Thursday, January 31, 2019

the last book I read

The Sailor Who Fell From Grace With The Sea by Yukio Mishima.

Noboru is a pretty normal thirteen-year-old boy. Well, it's a difficult age, isn't it? Presenting an appearance of conscientiousness and helpfulness to his widowed Mum, Fusako, while at the same time furtively spying on her undressing in her bedroom via a peephole in the wall between their rooms. Presenting an appearance of general respectability (at school, for instance) while at the same time hanging around in a gang of boys of the same age (led by a charismatic figure only referred to here as The Chief) who reject all the trappings of "civilised" society for some ill-defined philosophy involving rugged self-reliance and more nebulous concepts like "honour" and "glory". A bit of harmless teenage fun, boys being boys and testing boundaries, you might say, except for the occasional more disturbing activities like mutilating stray cats that they get into at the Chief's instigation.

One day Fusako and Noboru take a jaunt down to the docks (they live in Yokohama, so there's a lot of docks) and meet up with Ryuji Tsukazaki, second mate on a commercial steamer, who Fusako initiates a relationship with. When she brings him back to the house for the night Noboru spies on them through the peephole, and, upon witnessing the enthusiastic way Ryuji makes Fusako extend his gangplank and pipe him aboard, before vigorously sluicing down her lower decks, decides that Ryuji is his new hero and embodies all the masculine traits he finds most pure and admirable.

As sailors do, Ryuji has to head back off to sea for a number of months, but keeps in touch with Fusako by letter, and upon returning and being reunited with Fusako decides that his seafaring days are over and that he wants to settle down, put down some roots, marry Fusako, be as good a stepfather as he can to Noboru and find some other form of employment. That's all lovely, then, isn't it? Not to Noboru, though, who views it as an utter betrayal of all the lofty masculine ideals that Ryuji supposedly embodied. And for what? Being a father - the most contemptible role a man can fulfil, according to the gang's ethos.

So clearly this will not do. Noboru consults the gang, and The Chief hatches a plan. Here is a perfect opportunity, he says, for the gang to cover themselves in manly glory, while at the same time redeeming Ryuji from the sad descent into middle-aged respectability, corpulence and impotence that will surely follow on the heels of his meek surrender to Fusako's wishes. And how will this redemption be achieved? By a glorious and honourable (and probably messy) death, of course! Erm, run that by us again, Chief? Well, you remember what happened to the cat....

So Noboru takes advantage of Ryuji's desire to be a good father and arranges a secret meeting with him, ostensibly to do a bit of bonding and allow Ryuji to meet up with his friends. Ryuji is tickled by the idea and accompanies the gang out to one of their hideouts in the woods. They're decent enough kids, after all, just a bit boisterous; and who wasn't, at that age? But they're flatteringly receptive to some hoary old nautical anecdotes, and trusting enough to include Ryuji in their tea ritual, even if the tea is a bit weird and bitter-tasting, almost as if it zzzzzzzzzzzzzzzzzzzzzzz..........

The book ends at this point and what follows is never described, but we get the idea clearly enough. The idea that Mishima would have his characters follow through on such a plan is reinforced by knowledge of Mishima's own personal circumstances, in particular the circumstances of his death, by ritual suicide after a doomed attempt at a coup in 1970. Furthermore the ideas espoused by The Chief and his gang are not that far removed from those espoused by Mishima's group: a sort of yearning for a simpler, more honourable time when men were men (and women, presumably, knew their place), the emperor was still revered as some sort of demi-god and no-one had had their heads turned by hamburgers and transistor radios and all the other polluting elements of Western so-called civilisation. So while it's quite possible to read The Sailor Who Fell From Grace With The Sea as a sort of slyly black satire on what would nowadays be called "toxic masculinity" (a good article on that subject by a former book reviewee, Tim Winton, can be found here), the suspicion remains that actually Mishima wasn't being satirical after all and this is all a true reflection of what he believed.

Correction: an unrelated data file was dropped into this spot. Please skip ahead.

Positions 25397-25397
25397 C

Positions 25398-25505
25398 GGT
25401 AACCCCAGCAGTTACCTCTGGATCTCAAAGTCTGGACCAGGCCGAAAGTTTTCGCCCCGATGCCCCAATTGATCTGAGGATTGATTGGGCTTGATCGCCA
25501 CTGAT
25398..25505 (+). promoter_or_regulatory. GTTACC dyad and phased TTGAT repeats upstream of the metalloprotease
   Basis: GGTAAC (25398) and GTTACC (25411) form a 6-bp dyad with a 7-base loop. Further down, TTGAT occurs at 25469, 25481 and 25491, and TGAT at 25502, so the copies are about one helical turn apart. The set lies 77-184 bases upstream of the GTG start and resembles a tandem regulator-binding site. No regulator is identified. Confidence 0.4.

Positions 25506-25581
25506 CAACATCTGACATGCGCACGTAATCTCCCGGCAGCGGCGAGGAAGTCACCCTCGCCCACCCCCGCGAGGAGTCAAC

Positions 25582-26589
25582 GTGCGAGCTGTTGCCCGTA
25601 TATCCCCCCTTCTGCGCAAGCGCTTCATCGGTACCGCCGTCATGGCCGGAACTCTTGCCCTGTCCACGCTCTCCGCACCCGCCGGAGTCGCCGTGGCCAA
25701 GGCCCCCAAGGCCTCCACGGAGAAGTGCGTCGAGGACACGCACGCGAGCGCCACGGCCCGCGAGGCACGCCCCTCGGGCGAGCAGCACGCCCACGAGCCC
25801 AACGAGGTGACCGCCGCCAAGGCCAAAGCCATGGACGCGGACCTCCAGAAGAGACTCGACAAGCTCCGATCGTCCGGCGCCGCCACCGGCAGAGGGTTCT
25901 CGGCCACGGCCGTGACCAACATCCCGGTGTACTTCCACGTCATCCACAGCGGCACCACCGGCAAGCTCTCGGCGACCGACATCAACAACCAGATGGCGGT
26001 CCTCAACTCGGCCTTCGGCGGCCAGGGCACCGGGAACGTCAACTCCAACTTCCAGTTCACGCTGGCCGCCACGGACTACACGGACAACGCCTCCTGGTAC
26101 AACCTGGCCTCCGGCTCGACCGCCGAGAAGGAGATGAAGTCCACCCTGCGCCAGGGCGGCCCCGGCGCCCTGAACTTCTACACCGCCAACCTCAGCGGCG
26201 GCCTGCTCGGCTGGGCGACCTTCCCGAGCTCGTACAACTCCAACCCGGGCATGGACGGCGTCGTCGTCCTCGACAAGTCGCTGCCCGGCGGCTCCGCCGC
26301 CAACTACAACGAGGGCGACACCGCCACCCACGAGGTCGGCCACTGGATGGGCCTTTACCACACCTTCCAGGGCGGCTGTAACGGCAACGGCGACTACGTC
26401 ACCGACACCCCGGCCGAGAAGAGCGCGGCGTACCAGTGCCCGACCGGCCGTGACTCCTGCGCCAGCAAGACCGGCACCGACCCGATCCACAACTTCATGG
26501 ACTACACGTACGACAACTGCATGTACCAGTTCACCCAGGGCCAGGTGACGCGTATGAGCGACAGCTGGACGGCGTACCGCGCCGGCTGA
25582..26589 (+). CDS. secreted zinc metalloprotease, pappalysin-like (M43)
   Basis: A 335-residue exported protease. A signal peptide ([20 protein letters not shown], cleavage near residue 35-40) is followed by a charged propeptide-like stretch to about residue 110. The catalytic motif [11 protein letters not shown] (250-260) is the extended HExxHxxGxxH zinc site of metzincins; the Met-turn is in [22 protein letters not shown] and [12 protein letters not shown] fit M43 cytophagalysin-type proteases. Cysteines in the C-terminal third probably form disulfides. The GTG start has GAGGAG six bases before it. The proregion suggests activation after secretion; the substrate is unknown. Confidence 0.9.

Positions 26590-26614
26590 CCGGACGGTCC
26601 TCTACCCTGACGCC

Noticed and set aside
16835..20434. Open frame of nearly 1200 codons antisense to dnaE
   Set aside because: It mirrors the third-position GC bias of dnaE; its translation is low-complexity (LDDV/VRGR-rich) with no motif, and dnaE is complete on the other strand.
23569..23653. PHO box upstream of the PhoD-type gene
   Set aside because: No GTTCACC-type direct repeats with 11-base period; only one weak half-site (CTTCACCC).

None of which matters, actually - novelists, particularly dead ones, don't get to police other people's interpretations of their work, and it works very well as a shocking little parable either way. It's hard to know, of course, how much of this is Mishima and how much is the excellence of John Nathan's translation, since the original was written in a language that I can neither read nor understand. The anecdote related here about the novel's title is instructive about how much can be lost in translation, though: one possible literal translation of the original Japanese title Gogo no Eiko would be Tugging In The Afternoon, which while perhaps appropriate to a novel featuring a thirteen-year-old-boy as its protagonist perhaps doesn't convey the sense of the book's themes properly.

A couple of further points: this is the second novel on this list to have been originally written in Japanese (after Norwegian Wood), and it was filmed in 1976, though the producers took the bold (or, less charitably, insane) decision to relocate this quintessentially Japanese tale to Dartmouth and cast Kris Kristofferson in the role of the sailor.

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